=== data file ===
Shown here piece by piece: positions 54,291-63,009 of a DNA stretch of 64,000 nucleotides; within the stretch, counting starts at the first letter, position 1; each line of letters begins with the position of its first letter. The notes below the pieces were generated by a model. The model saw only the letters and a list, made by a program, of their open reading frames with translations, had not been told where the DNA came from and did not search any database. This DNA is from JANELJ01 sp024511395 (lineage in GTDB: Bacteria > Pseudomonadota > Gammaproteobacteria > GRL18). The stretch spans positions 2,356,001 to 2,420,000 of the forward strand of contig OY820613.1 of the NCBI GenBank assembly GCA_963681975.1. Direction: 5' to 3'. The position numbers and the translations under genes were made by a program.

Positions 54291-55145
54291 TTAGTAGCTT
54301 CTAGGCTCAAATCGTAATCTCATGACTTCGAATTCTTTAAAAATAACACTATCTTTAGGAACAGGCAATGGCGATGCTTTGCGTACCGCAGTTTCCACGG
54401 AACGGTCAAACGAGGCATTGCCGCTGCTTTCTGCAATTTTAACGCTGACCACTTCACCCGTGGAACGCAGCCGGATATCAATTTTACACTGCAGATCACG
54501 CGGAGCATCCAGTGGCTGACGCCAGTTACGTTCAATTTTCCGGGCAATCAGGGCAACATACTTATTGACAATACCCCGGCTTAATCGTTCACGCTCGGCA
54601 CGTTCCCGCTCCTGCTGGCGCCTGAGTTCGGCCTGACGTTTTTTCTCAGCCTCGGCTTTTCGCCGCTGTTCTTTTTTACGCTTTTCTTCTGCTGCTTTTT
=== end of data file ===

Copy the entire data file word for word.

Shown here piece by piece: positions 54,291-63,009 of a DNA stretch of 64,000 nucleotides; within the stretch, counting starts at the first letter, position 1; each line of letters begins with the position of its first letter. The notes below the pieces were generated by a model. The model saw only the letters and a list, made by a program, of their open reading frames with translations, had not been told where the DNA came from and did not search any database. This DNA is from JANELJ01 sp024511395 (lineage in GTDB: Bacteria > Pseudomonadota > Gammaproteobacteria > GRL18). The stretch spans positions 2,356,001 to 2,420,000 of the forward strand of contig OY820613.1 of the NCBI GenBank assembly GCA_963681975.1. Direction: 5' to 3'. The position numbers and the translations under genes were made by a program.

Positions 54291-55145
54291 TTAGTAGCTT
54301 CTAGGCTCAAATCGTAATCTCATGACTTCGAATTCTTTAAAAATAACACTATCTTTAGGAACAGGCAATGGCGATGCTTTGCGTACCGCAGTTTCCACGG
54401 AACGGTCAAACGAGGCATTGCCGCTGCTTTCTGCAATTTTAACGCTGACCACTTCACCCGTGGAACGCAGCCGGATATCAATTTTACACTGCAGATCACG
54501 CGGAGCATCCAGTGGCTGACGCCAGTTACGTTCAATTTTCCGGGCAATCAGGGCAACATACTTATTGACAATACCCCGGCTTAATCGTTCACGCTCGGCA
54601 CGTTCCCGCTCCTGCTGGCGCCTGAGTTCGGCCTGACGTTTTTTCTCAGCCTCGGCTTTTCGCCGCTGTTCTTTTTTACGCTTTTCTTCTGCTGCTTTTT